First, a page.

With 100 acres of bayside open space, Crissy Field is a delight for strollers, joggers, windsurfers, bicyclists, dog walkers, and people looking to spot birds and even sea lions or dolphins. Spring is a good time to see many native wildflowers in bloom. You can mosey along the Golden Gate Promenade while admiring spectacular views of the Golden...
With 100 acres of bayside open space, Crissy Field is a delight for strollers, joggers, windsurfers, bicyclists, dog walkers, and people looking to spot birds and even sea lions or dolphins. Spring is a good time to see many native wildflowers in bloom. You can mosey along the Golden Gate Promenade while admiring spectacular views of the Golden Gate Bridge and Strait; check out the marsh, lagoon, and dune scrub; picnic; or sunbathe at the beach.
This part of the Presidio was once a coastal wetland, but was filled in for the 1915 Panama-Pacific International Exposition. In 1921 the army constructed Crissy Airfield here, which served as the center for West Coast military aviation until 1936, when Hamilton Field opened in Marin. After the Presidio became part of the Golden Gate Recreation Area, the tidal marsh and lagoon were restored, transforming Crissy Field into a shoreline park.
Standing on a promontory near the base of the Golden Gate Bridge, the classic 19th-century Fort Point was built by the U.S. Army Corps of Engineers to protect the harbor, and abandoned five years later when newer rifled cannons made its muzzle-loading cannons obsolete. In the courtyard, which is often extremely windy, cannons and other military equipment are on display. If you look up, you will see the intricate rust-red ironwork on the underside of the Golden Gate Bridge. The sound of cars crossing high above you mingles with the howling wind and the surf crashing against the rocks below.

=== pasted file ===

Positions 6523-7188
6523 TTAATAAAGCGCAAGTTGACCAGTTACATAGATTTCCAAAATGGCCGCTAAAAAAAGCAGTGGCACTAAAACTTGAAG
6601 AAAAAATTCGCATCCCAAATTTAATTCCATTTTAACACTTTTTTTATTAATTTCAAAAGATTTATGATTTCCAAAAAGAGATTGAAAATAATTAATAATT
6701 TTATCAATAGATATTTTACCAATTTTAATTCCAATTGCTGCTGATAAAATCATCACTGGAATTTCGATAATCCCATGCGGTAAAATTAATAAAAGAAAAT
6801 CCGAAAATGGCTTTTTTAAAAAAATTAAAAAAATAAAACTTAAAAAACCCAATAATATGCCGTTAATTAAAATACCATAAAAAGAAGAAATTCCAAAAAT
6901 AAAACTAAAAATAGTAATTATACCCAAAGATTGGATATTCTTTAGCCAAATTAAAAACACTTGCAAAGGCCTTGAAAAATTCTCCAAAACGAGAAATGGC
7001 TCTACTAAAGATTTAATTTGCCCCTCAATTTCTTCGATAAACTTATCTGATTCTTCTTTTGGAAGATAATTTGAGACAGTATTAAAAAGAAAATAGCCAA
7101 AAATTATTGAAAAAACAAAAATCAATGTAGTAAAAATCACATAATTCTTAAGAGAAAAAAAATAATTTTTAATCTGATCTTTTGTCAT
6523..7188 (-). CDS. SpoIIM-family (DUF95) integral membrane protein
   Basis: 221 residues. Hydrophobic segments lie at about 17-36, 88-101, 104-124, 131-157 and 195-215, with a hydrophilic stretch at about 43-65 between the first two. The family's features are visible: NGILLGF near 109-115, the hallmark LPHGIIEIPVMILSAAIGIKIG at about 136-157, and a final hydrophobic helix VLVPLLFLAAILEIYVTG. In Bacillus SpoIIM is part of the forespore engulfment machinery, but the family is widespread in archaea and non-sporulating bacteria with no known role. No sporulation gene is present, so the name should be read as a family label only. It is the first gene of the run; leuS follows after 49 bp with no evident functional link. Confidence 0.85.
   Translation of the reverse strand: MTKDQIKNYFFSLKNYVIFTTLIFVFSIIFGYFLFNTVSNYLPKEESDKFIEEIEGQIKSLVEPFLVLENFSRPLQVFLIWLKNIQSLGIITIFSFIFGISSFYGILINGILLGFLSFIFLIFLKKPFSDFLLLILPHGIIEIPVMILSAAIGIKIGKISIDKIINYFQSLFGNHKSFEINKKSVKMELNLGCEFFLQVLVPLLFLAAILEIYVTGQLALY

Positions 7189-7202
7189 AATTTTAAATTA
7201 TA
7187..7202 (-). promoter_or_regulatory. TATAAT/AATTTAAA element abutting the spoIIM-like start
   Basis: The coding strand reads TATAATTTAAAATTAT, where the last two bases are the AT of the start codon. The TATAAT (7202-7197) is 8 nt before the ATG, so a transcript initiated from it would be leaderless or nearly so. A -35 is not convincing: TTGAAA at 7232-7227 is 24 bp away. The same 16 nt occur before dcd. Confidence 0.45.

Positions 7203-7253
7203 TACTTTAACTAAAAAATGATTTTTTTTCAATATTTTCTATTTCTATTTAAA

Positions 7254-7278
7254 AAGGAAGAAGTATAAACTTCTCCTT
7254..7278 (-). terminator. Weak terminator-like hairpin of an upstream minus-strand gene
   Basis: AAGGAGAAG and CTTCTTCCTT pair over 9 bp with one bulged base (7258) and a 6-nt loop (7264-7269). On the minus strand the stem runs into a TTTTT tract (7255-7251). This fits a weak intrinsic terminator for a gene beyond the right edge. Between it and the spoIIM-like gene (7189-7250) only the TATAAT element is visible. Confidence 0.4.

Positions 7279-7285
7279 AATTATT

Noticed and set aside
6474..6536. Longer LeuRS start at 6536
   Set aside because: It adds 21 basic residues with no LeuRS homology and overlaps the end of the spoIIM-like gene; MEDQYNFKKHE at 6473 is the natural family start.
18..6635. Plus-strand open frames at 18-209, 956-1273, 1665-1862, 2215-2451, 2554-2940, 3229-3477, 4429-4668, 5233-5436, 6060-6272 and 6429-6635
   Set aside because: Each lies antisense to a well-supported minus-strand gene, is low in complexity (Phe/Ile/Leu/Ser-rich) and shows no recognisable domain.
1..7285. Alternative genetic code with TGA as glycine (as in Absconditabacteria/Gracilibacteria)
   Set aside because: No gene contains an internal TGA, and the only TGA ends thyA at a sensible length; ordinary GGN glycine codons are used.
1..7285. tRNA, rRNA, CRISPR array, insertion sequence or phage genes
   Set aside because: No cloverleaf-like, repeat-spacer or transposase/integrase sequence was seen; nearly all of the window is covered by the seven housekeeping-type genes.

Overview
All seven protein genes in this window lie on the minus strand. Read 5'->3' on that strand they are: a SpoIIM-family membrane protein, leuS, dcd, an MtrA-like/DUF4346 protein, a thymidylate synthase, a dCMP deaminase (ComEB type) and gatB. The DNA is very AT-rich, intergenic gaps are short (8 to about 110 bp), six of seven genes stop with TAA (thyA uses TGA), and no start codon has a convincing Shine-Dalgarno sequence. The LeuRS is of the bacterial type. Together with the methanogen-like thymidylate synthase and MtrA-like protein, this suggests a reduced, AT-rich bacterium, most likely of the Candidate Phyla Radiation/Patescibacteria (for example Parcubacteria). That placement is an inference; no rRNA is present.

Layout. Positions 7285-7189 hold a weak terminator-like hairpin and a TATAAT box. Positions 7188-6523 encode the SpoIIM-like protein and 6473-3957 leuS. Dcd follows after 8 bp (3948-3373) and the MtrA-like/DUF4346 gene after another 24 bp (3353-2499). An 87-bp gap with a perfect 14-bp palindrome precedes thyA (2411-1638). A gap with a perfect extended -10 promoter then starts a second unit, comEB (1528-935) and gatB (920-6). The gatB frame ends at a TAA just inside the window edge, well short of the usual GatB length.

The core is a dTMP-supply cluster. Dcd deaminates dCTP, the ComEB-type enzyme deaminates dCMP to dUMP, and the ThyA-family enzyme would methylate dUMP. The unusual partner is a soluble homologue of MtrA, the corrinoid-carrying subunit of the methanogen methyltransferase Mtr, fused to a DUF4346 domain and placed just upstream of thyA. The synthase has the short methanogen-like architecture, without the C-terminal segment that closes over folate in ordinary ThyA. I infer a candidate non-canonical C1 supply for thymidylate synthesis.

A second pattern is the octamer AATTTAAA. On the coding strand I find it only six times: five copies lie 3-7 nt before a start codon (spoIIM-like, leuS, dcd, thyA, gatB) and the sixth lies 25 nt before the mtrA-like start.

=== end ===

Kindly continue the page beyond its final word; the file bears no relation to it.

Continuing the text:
The ground-floor rooms, which contain historical displays, are accessible via a designated path that winds around the edges of the central courtyard; look for a sign on the left shortly after you enter the fort. The upper floors can only be reached via stairs. Near the visitor center and gift shop is a small auditorium where videos about the fort and the construction of the bridge are shown regularly. The video about the fort gives wheelchair riders a virtual tour of the inaccessible upper floors.
Available for pickup at Fort Mason, Building 201; five days advance notice is required. To reserve, you can send email via the NPS website or call 415-561-4958; (800) 877-8339 Federal Relay Service, (877) 877-6280 VCO, (877) 877-8982 Speech to Speech, (800) 845-6136 Spanish, (866) 893-8340 TeleBraille
Crissy Field lot near the East Beach entrance off Mason St.,has the most spaces and best access. Several are in the lot behind the Warming Hut and in the lot at Fort Point.
In the East Beach parking lot near the outdoor shower and at the Fort Point parking area. The older restrooms just west of the Warming Hut are also accessible.
A somewhat sheltered picnic area with accessible tables is near the marsh boardwalk at Crissy Field, close to the East Beach parking lot. Accessible picnic tables with a good view of the Golden Gate Bridge and Marin Headlands are east of the Warming Hut.
Reviewed by Eileen Ecklund, June 20, 2012